sinusoidal signal a sinωt as

θ(t) = ˆθ(t) + a sin ω t . (1.1)

The nonlinear model is given by

˙x(t) = f (x(t), α(x, θ)) (1.2)

y(t) = h(x(t)) (1.3)

where x is the state andα(x, θ) is the feedback control law. Then, the output y comes

up to be a static mapy = h(l(θ)). Afterward, the output y enters to the high-pass

filter s

s+ ωh

for clearing the DC component ofy.

The output signal of the high-pass filter is multiplied by a sinω t. As a result, it

produces a signal in phase for ˆθ < θ∗or out of phase for ˆθ > θ∗. Next, the multiplied

signal goes into the low-pass filter which produces a DC componentξ of the signal.

The DC componentξ enters into the integrator, and the output ˆθ = k

sξ is used for

updatingθ until it reaches the optimal value θ∗[19].

The recent research developments in the field of real-time optimization meth-ods for automatic gain tuning is extremum seeking control [2],[6]. Killingsworth and Krsti`c [15], [16] have developed PID tuning based on extremum seeking con-trol. This method utilizes estimation of parameters by the gradient of the function which is known initial parameters and gotten optimized performance. In Chan et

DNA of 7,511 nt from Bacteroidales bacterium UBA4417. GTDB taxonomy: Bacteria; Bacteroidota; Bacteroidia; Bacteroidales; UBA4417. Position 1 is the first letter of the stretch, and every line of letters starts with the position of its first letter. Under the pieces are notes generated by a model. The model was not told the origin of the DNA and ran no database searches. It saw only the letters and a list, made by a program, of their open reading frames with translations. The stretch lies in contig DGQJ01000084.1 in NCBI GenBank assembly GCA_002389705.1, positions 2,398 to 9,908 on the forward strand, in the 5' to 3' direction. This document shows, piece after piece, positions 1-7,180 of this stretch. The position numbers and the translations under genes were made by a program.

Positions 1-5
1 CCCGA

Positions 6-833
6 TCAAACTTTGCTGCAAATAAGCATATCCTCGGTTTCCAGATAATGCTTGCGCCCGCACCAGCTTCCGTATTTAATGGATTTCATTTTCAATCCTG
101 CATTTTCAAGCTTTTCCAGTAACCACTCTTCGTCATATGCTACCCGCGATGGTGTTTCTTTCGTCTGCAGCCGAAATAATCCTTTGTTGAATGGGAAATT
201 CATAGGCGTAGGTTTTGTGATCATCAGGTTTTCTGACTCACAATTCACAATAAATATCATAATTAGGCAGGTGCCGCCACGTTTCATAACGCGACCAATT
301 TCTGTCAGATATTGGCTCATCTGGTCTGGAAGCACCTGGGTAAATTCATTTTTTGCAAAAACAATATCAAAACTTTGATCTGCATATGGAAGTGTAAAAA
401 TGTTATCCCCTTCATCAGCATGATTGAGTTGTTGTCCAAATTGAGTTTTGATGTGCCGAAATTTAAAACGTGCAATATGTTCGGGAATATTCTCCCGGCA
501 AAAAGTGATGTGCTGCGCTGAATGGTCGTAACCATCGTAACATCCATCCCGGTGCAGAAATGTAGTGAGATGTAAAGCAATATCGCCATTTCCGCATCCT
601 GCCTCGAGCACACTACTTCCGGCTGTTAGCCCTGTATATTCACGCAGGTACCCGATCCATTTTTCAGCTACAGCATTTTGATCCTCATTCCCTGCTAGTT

al. [5], they have extended a controller to an automatic gain tuning method by

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Figure 1.2: Estimation gradient by modified extremum seeking by Kong [18]